Weekly Update: I Am Duke Environment Photo Contest, New Coal Ash Study, Nic Students Attend U.N. Climate Change Summit and more ...

November 16, 2017
Photo Contest Duke Environment

Hi everyone,

 At the Nicholas School, we are always looking for photos that capture who we are: a community of motivated and passionate people who have an impact around the world.
 
To find them over the last several years, our Communications team has reached out to you through the “I Am Duke Environment” photo contest. Maybe you have taken “that photo” or are in one taken by someone else.
 
The fall 2017 contest is well under way, but you still have time to enter your pictures through Nov. 20. There are prizes that you can read about by clicking on the contest image above.
 
This year, there’s also a special “Outsiders on the Inside” category, sponsored by the Office of Development and Alumni Relations, for those of you who literally work indoors for the environment (as opposed to out in a marsh or forest, for instance).
 
Hope you will enter, and also read on to find out about other happenings at the Nic School.
 
Jeff


  1.  A new study co-authored by Avner Vengosh found that coal ash from high-uranium deposits in China used as a low-cost binding agent in concrete may be too radioactive for this use. Some of the coal ash samples analyzed in the study contained radiation levels more than 43 times higher than the maximum safe limit and could pose health risks.
  2.  Congrats to Lori Bennear and Jonathan Wiener for their new book, “Policy Shock: Recalibrating Risk and Regulation after Oil Spills, Nuclear Accidents and Financial Crises.” The book, which examines how policy-makers in industrialized democracies respond to major crises, was co-edited with fellow Duke faculty members Edward Balleisen and Kimberly Krawiec.
  3.  The Nic School has teamed up with our colleagues at the Pratt School of Engineering to join the University Corporation for Atmospheric Research, a nonprofit consortium of more than 100 research universities and institutes with major focuses on climate change, atmospheric science and Earth systems sciences. Membership in UCAR brings new research opportunities for our faculty and students, and provides us with access to the cutting-edge facilities at the National Center for Atmospheric Research, which UCAR manages.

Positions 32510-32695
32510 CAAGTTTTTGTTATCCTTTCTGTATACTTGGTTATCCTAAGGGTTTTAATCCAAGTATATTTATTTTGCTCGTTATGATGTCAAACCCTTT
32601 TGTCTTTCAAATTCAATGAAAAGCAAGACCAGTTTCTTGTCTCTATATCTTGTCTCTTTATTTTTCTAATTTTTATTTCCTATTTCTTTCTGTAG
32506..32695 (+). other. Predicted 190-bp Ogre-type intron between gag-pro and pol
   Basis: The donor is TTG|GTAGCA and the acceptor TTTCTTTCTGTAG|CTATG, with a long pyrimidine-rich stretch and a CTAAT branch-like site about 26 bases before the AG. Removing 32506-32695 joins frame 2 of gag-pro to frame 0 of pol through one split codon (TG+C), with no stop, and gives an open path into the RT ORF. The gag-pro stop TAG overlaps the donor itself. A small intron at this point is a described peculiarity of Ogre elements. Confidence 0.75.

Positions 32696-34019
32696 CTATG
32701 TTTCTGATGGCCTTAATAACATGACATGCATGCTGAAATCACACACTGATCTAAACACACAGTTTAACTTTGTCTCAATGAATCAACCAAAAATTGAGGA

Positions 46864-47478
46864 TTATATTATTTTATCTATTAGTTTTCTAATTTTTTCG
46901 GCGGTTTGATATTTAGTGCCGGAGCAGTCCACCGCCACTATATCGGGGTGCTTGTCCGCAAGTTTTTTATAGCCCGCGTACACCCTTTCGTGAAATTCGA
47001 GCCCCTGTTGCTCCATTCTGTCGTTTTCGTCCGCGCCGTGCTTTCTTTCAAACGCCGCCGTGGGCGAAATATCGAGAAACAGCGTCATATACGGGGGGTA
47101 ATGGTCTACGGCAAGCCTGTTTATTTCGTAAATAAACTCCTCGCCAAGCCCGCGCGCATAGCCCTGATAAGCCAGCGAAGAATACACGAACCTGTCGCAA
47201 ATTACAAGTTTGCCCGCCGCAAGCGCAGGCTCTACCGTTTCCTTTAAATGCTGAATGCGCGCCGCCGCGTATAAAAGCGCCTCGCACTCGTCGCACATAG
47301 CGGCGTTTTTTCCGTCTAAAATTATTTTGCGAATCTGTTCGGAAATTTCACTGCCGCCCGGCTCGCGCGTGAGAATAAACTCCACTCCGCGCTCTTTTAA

4.  Eight Nicholas School students traveled to Bonn, Germany, for COP23, this year’s U.N. climate change negotiations. The students – Adam Fischer, Ryan Callihan, Tim Singer, Danielle Arostegui, Galen Hiltbrand, Jiaxin Guo, Rachel Brinks and Tasfia Nayem – are enrolled in the U.N. Climate Change Negotiation Practicum, a hands-on course that examines the inner-workings of international climate diplomacy. You can read updates from their experience on their class blog.
  5.  A recently-signed MOU between the states of North Carolina and Virginia to cooperate in the conservation and management of the Albemarle-Pamlico watershed used a Master’s Project by 2013 MEM graduates Andrew Menaquale, Jordan Page and Taylor Pool as a template. Rebecca Vidra and Mike Orbach served as the group’s MP advisors.
  6.  GIS Day, featuring speakers from a variety of fields to showcase the diverse nature of geospatial problems, will be held Friday. Topics include marine and terrestrial conservation, energy access and analytics, and recent advances in geospatial technology. The event is hosted by the Student Association of Geospatial Analysis (SAGA).
  7. Congratulations to 2009 MEM alum Jamie Harkins for winning a seat in the Lafayette, Colo., City Council. Jamie, the only new person elected to the council, received almost 14 percent of the more than 27,000 total votes.

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